Scoop Feedback Re Proposed NCEA Changes
"Achievement Standards", (AS) are descriptions of skills or content that the Qualifications Authority publish as either external (i.e. conventional examination) or internal (i.e. practical tests, research assignments) 'chunks' of assessment that schools can use to assess that which is taught.
Recently secondary science teachers have been asked to examine and comment on a new draft "matrix" of AS. This lists the titles of all the proposed new AS and thus constitutes the skeleton on which schools can build courses. The stated timeline for the introduction of this new matrix is described as tight, but I think impossible is more accurate. Submissions close on December 15 and by early February the final version of the matrix and draft Achievement Standards based on this matrix will, we are told, be available. Thus it would seem that between December 15 and the end of January dozens, perhaps hundreds of submissions from teachers all over the country will be read, digested, thought about and acted upon. Clearly there will be no chance for any further consultation once changes (if any) are made before the writing begins. Cynics might be forgiven for thinking that the whole process is timed deliberately to ensure that consultation could be claimed while resulting in the fewest possible submissions, which might then be ignored.
From local meetings and reports of others around the country it would seem likely that the number of submissions will be large, and that the overwhelming majority of them will be extremely negative about the impact of the proposed changes. This is a fundamental change to the way that Science is taught and assessed in our schools, but it is being slipped through at a time of year and in a manner that ensures that hardly anyone outside of the teaching profession knows that anything is happening.
The changes are intended to align Achievement and Unit Standards with the new curriculum and in so doing address credit parity between standards, and ensure consistency, fairness and coherence. Some things have been dictated by the Ministry:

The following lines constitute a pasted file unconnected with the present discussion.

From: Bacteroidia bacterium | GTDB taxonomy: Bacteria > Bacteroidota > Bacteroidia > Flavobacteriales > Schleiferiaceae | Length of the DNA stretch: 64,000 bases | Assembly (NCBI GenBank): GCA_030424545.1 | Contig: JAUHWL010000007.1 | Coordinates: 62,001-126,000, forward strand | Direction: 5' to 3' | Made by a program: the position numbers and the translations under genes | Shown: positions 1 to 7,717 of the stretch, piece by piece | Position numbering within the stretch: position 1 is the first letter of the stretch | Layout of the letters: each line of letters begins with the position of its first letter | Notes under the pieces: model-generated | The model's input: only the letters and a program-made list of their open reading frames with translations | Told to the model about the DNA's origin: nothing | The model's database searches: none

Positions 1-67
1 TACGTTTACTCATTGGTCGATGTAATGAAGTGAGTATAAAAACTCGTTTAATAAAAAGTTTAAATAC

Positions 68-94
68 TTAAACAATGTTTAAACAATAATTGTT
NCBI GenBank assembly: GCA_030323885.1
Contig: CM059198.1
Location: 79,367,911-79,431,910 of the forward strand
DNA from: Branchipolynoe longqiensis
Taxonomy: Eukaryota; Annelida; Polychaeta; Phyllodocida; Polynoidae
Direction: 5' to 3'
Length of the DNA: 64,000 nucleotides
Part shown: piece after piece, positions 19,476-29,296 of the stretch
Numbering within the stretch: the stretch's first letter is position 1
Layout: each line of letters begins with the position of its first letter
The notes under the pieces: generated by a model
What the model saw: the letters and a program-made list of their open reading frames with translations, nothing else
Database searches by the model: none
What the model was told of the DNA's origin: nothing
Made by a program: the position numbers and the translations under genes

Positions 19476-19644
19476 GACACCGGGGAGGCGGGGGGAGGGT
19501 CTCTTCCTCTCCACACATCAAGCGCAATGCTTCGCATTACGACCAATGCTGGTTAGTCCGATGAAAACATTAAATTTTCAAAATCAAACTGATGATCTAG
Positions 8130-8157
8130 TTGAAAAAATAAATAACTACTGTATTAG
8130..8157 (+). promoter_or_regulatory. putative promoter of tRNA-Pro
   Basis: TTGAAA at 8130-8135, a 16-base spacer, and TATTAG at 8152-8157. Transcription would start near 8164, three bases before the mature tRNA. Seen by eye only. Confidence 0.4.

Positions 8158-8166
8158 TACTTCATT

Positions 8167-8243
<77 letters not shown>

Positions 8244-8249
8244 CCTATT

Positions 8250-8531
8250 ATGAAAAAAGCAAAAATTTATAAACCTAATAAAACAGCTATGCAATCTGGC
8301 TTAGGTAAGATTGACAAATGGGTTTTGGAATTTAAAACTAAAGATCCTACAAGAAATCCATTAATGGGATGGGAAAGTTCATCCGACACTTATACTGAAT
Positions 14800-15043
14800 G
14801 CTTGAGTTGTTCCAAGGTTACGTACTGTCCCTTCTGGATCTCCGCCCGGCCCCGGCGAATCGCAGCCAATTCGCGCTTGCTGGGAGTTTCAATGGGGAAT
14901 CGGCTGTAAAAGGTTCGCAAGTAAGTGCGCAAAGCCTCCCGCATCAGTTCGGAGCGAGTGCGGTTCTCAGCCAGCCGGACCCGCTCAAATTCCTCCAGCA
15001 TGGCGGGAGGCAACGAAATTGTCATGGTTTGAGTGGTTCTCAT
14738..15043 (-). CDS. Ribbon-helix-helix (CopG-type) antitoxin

There will be no more than 3 external standards in a 3 hour exam period Unit standards can have Merit and Excellence grades "if the US warrants it". The maximum number of credits undertaken by a student in one subject will be limited to 24.
To say that many teachers are angry about the proposed changes and the manner of their introduction would be an understatement. Some of the issues are as follows:
Where did the magic number three come from with respect to how many Achievement Standards might be assessed in a 3 hour exam? Why should 24 credits be the limit? Many students at my school succeed with 27 or more. If US are to have "Merit" and "Excellence" grades, what distinguishes them from Achievement Standards? Comparability of credit allocation was supposed to improve with this change, yet we have examples such as 4 credits for the carbon cycle (PS 1.4, perhaps 5 hours of teaching) and 5 credits for P1.3 which is effectively all of Y11 physics and would and take in excess of eight weeks! The draft matrix would see a significant increase in internal assessment. Teacher workload if this occurred would discourage teachers from joining the profession and would see some of us planning for earlier retirement. The only reason to move to more reliance on internal assessment would seem to be saving money - by devolving the tasks of designing, running, marking and moderating the assessments on to teachers. Increased reliance on internal assessments would further compromise both the perception and possibly the fact of the validity of assessments. Already NCEA has suffered from schools misusing internal assessments and boosting their grades thereby. The proposed changes would both allow more chance for schools to do this and, even if that did not occur, would further erode public confidence in the system purely because of the possibility. Add to this the issue of moderation of internals and the combination of workload, validity and perception of validity makes increasing the proportion of internal assessment untenable. Flexibility is supposed to increase with the proposed changes, but the number of assessments available in the draft matrix precludes any specialisation into individual branches of science - a possibility that the curriculum document specifically encourages and which has been common in many schools up to now. There are huge discrepancies between the number of credits available in the different strands, with biology being comparatively well served but physics having only one externally assessed Achievement Standard and no Unit Standards at all. Although they should be considered at the same time as other science areas, Human Biology and Horticulture do not appear in the draft matrix at all. No reason has been given for this absence.
After considerable thought and discussion with many colleagues at formal and informal meetings it is my opinion that the underlying flaws in the draft matrix make it impossible to offer constructive criticism and that only a fundamental rethink will be able to address all the problems. In the interest of science education I suggest that the rollout of the draft matrix be delayed by a year to enable sufficient thought, analysis and feedback to occur.